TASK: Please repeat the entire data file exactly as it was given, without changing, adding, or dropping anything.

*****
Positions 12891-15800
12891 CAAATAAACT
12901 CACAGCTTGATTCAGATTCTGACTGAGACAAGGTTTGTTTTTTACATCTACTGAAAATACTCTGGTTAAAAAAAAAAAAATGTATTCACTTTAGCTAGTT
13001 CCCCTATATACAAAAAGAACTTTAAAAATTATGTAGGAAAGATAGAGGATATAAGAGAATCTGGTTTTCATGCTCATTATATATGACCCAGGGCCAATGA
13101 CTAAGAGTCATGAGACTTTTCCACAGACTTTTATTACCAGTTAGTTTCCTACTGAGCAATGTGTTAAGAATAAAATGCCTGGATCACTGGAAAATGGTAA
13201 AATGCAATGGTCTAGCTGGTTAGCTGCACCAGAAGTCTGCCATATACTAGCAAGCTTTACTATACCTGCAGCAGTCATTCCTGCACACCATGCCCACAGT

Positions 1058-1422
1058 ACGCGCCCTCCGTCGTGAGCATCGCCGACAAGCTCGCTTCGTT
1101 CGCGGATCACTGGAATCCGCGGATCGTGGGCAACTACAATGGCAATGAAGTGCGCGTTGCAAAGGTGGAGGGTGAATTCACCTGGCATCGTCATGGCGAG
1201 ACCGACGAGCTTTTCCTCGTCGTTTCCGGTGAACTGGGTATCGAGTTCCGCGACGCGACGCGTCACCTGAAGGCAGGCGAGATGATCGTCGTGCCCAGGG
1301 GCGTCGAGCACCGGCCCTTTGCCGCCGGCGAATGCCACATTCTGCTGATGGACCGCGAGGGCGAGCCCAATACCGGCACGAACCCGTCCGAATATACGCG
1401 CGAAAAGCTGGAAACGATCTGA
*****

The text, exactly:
Positions 12891-15800
12891 CAAATAAACT
12901 CACAGCTTGATTCAGATTCTGACTGAGACAAGGTTTGTTTTTTACATCTACTGAAAATACTCTGGTTAAAAAAAAAAAAATGTATTCACTTTAGCTAGTT
13001 CCCCTATATACAAAAAGAACTTTAAAAATTATGTAGGAAAGATAGAGGATATAAGAGAATCTGGTTTTCATGCTCATTATATATGACCCAGGGCCAATGA
13101 CTAAGAGTCATGAGACTTTTCCACAGACTTTTATTACCAGTTAGTTTCCTACTGAGCAATGTGTTAAGAATAAAATGCCTGGATCACTGGAAAATGGTAA
13201 AATGCAATGGTCTAGCTGGTTAGCTGCACCAGAAGTCTGCCATATACTAGCAAGCTTTACTATACCTGCAGCAGTCATTCCTGCACACCATGCCCACAGT

Positions 1058-1422
1058 ACGCGCCCTCCGTCGTGAGCATCGCCGACAAGCTCGCTTCGTT
1101 CGCGGATCACTGGAATCCGCGGATCGTGGGCAACTACAATGGCAATGAAGTGCGCGTTGCAAAGGTGGAGGGTGAATTCACCTGGCATCGTCATGGCGAG
1201 ACCGACGAGCTTTTCCTCGTCGTTTCCGGTGAACTGGGTATCGAGTTCCGCGACGCGACGCGTCACCTGAAGGCAGGCGAGATGATCGTCGTGCCCAGGG
1301 GCGTCGAGCACCGGCCCTTTGCCGCCGGCGAATGCCACATTCTGCTGATGGACCGCGAGGGCGAGCCCAATACCGGCACGAACCCGTCCGAATATACGCG
1401 CGAAAAGCTGGAAACGATCTGA